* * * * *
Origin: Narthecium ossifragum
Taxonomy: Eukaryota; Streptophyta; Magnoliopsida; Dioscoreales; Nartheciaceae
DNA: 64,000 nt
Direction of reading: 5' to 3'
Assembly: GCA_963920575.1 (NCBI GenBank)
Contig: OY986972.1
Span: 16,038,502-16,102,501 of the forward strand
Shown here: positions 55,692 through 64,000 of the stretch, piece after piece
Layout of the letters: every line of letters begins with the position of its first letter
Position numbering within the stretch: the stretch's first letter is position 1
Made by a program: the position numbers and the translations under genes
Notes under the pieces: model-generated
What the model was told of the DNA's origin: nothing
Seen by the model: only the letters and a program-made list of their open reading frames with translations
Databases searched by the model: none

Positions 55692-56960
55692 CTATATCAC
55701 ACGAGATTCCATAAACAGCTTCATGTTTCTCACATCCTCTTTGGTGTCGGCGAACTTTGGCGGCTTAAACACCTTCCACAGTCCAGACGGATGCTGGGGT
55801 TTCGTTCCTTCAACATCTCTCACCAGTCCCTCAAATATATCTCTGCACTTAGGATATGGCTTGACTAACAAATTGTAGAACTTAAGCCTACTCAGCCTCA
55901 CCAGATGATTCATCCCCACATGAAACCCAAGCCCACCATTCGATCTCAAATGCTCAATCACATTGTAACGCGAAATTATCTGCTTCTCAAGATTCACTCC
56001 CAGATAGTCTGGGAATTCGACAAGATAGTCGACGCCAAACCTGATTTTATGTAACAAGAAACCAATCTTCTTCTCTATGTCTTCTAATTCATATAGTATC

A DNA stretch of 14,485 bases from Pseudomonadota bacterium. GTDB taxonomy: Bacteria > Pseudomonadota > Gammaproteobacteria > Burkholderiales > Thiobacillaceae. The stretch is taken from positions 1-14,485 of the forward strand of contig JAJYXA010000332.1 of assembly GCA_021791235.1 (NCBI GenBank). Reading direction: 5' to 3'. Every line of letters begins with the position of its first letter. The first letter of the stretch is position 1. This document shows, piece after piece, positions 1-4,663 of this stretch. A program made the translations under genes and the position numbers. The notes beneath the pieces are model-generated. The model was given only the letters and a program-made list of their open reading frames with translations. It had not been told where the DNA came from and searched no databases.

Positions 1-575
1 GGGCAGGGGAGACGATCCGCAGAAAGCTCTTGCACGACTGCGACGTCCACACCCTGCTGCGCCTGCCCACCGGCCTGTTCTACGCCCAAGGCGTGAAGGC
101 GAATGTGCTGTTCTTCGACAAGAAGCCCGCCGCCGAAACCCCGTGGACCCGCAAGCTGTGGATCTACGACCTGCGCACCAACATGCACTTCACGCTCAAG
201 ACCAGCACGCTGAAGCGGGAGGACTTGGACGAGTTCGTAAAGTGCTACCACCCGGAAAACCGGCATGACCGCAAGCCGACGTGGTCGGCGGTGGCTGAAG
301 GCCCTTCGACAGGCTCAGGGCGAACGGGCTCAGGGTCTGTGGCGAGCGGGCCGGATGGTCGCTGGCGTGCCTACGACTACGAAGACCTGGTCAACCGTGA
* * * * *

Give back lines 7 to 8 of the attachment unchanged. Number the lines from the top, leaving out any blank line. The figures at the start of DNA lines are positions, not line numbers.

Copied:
Span: 16,038,502-16,102,501 of the forward strand
Shown here: positions 55,692 through 64,000 of the stretch, piece after piece